The Dark Web of EMPLOYER References

It goes both ways of course; candidates seek information on a prospective employer AND companies search for nuggets of digestible content on a new hire.

LinkedIn profiles are examined and mined not only for information but also for contacts, connections and leads. Various and assorted chrome extensions are added to the recruiters’ toolkit and every nugget of publicly available information is dissected and served up on the new-hire-prospectus. Facebook? Twitter? Snapchat? Who are the candidate’s friends and what, if anything, can we see about what s/he posted, liked, or retweeted?

Fancy and techy and useful…sure. But sweet baby Moses if we’ve sat through one presentation or demo on this sort of stuff…we’ve sat through 100. We get it; tech is our savior and time saver. We can source and search and seek intel all day long.

Yet…

… now, here’s a guy.

He’s a friend and former co-worker who got recruited for a job. He’s been phone interviewing and in-person interviewing. He’s been researching and calling people. He’s been immersed in the voir dire phase with a bunch of know-nothings as he attempts to find out “who knows who and what and when and how did they know it?” He’s been navigating this discovery for a role, and an industry, where people are not online. Glassdoor and Indeed feedback is minimal. (I know ya’ll find that hard to believe. But it’s true.)

His personal research has revealed data-less LinkedIn profiles (if they have one at all) for all the big players. The gig is in an Amish-style industry (who said incestuous? not me?!) where outsiders are rare. Still, at the same time, previous employees and his own personal industry contacts, once known, have fallen off the grid.

Phone calls? Unanswered.

Google searches? In vain.

How, one asks, can he find any meat about that prospective employer when the only food being served is pablum? There are only slim morsels available; lovingly and expensively regurgitated on the company career page. (#EmployeeBranding!! #JazzHands!!)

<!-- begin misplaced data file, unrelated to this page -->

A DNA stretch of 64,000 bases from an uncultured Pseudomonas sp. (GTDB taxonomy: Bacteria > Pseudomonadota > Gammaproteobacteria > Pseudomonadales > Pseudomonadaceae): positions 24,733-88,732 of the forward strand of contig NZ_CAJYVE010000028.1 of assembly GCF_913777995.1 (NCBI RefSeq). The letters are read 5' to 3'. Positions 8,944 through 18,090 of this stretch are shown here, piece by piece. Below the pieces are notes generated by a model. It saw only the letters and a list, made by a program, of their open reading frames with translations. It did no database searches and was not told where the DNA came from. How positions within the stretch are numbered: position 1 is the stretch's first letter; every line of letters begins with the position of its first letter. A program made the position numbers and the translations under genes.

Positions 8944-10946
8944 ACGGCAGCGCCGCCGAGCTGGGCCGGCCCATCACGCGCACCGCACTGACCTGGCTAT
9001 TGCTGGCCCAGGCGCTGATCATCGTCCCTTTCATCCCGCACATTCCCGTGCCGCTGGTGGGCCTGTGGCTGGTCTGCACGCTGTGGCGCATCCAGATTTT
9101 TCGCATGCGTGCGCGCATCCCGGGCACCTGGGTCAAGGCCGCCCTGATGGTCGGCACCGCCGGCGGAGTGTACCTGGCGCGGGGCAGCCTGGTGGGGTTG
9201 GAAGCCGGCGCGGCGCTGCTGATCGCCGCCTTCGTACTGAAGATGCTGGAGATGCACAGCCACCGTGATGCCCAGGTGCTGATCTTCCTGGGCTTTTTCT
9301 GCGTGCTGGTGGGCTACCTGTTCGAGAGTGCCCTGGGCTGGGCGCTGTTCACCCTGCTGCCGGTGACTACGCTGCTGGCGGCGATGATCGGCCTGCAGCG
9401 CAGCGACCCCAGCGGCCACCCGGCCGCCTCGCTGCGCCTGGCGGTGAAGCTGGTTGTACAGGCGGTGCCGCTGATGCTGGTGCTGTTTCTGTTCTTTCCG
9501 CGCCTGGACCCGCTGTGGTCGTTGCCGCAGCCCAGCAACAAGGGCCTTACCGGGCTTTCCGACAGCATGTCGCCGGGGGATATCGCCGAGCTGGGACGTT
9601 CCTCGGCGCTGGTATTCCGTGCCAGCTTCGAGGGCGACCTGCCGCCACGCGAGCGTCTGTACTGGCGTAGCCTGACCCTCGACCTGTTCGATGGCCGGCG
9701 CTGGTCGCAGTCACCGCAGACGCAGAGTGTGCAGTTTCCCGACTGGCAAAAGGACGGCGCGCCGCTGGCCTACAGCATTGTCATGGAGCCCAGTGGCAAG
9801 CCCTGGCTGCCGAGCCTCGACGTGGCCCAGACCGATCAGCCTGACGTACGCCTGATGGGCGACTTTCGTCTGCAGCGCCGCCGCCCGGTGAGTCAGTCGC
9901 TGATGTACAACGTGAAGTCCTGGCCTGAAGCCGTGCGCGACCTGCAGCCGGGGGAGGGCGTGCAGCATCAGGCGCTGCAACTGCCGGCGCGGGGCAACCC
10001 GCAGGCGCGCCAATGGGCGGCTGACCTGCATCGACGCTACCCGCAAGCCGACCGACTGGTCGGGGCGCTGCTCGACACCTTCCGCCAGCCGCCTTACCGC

“Time,” said I, “to head to the Dark Web.”

And then we giggled. Because neither one of us have any freaking idea how to actually ‘get’ to the Dark Web.

BUT… how cool would that be? A secret bitcoin/botnet place where candidates could find info – the real deal! – about their prospective employer.

Priceless.

(not Collinsworth-less) 

Branded a Loser: Vintage Candidate Experience?

offending_stewardesses-211x300Ah yes the ’70s.  Post the introduction of the Pill.  Post Betty Friedan’s The Feminine Mystique. The era of Title IX and the (failed) attempt to get the Equal Rights Amendment (ERA) ratified by the states in order to become part of the US Constitution.  Those pesky second-wave feminists were busy.

And in a decade when air travel was still viewed as a glamorous experience complete with ashtrays, cocktails in stemware and people who dressed up for a trip to the airport (I’m looking at you guy-in-sweat-stained-unbuttoned-shirt with a bag from McDonalds’s that sat next to me on a recent flight) the fine folks at Eastern Airlines apparently settled on a way to make sure their consumer brand (especially for the male business traveler) matched their employer brand.  Their solution? Shame not just their job candidates but all women.

“Presenting the Losers” (picture above)

The copy reads:

“Pretty good, aren’t they?  We admit it.  And they’re probably good enough to get a job practically anywhere they want.

But not as Eastern Airline stewardesses.

We pass up around 19 girls, before we get one that qualifies.  If looks were everything, it wouldn’t be tough.  Sure, we want them to be pretty…don’t you?  That’s why we look at her face, her make-up, her complexion, her figure, her weight, her legs, her grooming, her nails and her hair.

But we don’t stop there.  We talk.  And we listen.  We listen to her voice, her speech.  We judge her personality, her maturity, her intelligence, her intentions, her enthusiasm, her resiliency and her stamina.

We don’t want a stewardess to be impatient with a question you may have, or careless in serving your dinner, or unconcerned about your needs.

So we try to eliminate these problems by taking a lot more time and passing up a lot more girls.

It may make our job a little harder.  But it makes your flying a lot easier.”

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How nice.  They actually ‘talked and listened’ during the selection process rather than just judging hair, nails and bust-waist-hip ratio. And check it out 1970’s job candidates – if you were fortunate enough to pass phase 1 (the ugly screen) Eastern Airlines kindly laid out the job competencies right there in the advertisement: patiencepersonality, maturity, intelligence, intentions, enthusiasm, resiliency and stamina. 

After your trip to the beauty parlor and the make-up counter you might have had enough time to think about answers for the moment you were actually deigned worthy enough to enter into conversation about actual skills and abilities.

Groovy. 

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This post originally ran over at the HR Schoolhouse in 2014. Thanks to my friend Trish McFarlane for reminding me about it yesterday which led to my re-running it from the archives.